The information in this brief is intended for educational use only.
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This brief provides a summary of the CHOICES Learning Collaborative Partnership simulation model of a hypothetical requirement in Oklahoma’s Quality Rating and Improvement System, Reaching for the Stars, that family child care providers at or above Level 1.5 limit non-educational screen time for 2-5 year olds to 30 minutes daily.
Over the past three decades, more and more people have developed obesity.1 Today, nearly nine percent of 2-5 year olds have obesity.2 Now labeled as an epidemic, health care costs for treating obesity-related health conditions such as heart disease and diabetes were $147 billion in 2008.3 While multiple strategies are needed to reverse the epidemic, emerging prevention strategies directed at children show great promise for addressing the epidemic.4 A large body of evidence shows that limiting time watching non-educational television helps kids grow up at a healthy weight. Research shows children watch nearly two hours of television daily at family child care programs.5
In Oklahoma, approximately 5.5% of 2-5 year olds attend a family child care program, and about 40% of those attend a program at Level 1.5 or higher in Reaching for the Stars.6 Quality improvement systems like Reaching for the Stars can support programs in creating a healthier screen time environment.
About the Policy to Help Licensing Care Programs to Reduce Screen Time
The policy to limit screen time in family child care settings to 30 minutes per day is based on national recommendations from pediatricians and child care and public health experts to limit screen time.7 Instituting the policy change through Reaching for the Stars would incentivize family child care programs to meet this standard, rather than mandating it. The policy change would also help support children’s development of healthy screen use habits.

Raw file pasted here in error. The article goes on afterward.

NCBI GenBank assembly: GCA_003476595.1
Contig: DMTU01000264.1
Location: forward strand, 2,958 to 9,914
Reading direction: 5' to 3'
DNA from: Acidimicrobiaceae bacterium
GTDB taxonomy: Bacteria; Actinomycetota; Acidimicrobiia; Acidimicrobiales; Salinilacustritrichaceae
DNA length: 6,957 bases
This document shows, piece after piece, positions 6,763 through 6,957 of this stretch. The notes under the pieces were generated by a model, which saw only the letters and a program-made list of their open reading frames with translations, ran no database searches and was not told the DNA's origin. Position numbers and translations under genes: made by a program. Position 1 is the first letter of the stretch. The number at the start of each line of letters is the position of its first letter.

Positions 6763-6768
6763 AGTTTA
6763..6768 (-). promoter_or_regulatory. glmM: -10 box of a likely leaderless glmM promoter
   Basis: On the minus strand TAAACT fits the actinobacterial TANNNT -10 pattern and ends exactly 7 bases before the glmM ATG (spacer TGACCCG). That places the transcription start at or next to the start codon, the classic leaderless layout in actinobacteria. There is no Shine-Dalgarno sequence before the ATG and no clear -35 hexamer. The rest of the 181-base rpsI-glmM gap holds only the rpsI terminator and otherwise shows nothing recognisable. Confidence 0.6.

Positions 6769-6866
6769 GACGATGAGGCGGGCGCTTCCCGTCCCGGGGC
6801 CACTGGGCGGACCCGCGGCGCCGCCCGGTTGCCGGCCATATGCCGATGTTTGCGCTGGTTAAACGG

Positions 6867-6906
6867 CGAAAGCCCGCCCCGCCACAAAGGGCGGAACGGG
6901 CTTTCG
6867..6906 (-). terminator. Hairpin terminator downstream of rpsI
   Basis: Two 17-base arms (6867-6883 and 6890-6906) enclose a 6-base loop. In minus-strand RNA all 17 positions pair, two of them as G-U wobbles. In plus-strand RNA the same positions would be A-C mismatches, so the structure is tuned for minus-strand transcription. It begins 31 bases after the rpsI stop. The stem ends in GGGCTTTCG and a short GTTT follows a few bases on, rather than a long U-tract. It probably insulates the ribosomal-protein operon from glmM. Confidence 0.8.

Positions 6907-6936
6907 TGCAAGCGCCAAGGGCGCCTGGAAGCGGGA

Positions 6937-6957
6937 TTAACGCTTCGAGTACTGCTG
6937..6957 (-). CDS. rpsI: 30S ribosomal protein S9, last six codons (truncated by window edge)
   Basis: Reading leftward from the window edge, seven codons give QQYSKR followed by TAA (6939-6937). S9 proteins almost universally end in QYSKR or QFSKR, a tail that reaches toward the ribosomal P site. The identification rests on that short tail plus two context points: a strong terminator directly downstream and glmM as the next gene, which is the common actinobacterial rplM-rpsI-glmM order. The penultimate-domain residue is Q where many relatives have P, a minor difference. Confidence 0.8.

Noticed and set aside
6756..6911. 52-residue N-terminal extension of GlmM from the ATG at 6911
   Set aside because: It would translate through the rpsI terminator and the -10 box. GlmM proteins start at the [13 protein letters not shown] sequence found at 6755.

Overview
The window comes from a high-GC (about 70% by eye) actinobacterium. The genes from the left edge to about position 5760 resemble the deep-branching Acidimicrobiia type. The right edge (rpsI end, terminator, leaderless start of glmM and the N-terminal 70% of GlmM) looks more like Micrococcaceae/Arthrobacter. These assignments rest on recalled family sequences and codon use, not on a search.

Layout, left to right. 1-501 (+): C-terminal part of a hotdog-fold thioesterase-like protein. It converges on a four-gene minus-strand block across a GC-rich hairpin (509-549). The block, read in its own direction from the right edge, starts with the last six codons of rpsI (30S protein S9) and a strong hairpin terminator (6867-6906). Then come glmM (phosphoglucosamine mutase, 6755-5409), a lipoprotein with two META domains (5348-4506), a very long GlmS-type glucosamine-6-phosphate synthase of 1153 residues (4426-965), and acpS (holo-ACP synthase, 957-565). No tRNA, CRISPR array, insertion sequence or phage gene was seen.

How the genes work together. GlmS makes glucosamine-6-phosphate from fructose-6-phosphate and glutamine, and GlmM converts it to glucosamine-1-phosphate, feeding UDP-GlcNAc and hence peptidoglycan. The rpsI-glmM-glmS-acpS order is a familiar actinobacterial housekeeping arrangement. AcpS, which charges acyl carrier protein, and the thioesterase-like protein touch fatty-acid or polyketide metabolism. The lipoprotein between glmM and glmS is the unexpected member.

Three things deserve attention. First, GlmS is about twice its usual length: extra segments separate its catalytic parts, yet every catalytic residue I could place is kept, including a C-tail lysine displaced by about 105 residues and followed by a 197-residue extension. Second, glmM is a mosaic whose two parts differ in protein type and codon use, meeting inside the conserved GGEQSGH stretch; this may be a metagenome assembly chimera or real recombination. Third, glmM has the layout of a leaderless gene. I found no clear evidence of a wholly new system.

Comparing Costs and Outcomes
CHOICES cost-effectiveness analysis compared the costs and outcomes of modifying the Reaching for the Stars standards to require the 30 min/day limit for family child care programs at level 1.5 or higher with costs and outcomes associated with not modifying the standards over 10 years.
|Implementing screen time reduction policies in Oklahoma family child care programs is an investment in the future. By the end of 2025:
Conclusions and Implications
Every child deserves a healthy start in life. This includes ensuring that all children in child care have opportunities to be healthy, no matter where they live or where they go for child care. A state-level initiative to incentivize family child care providers to limit non-educational screen time in family child care settings could prevent 123 cases of childhood obesity in 2025 and ensure healthier child care environments for over 13,000 children.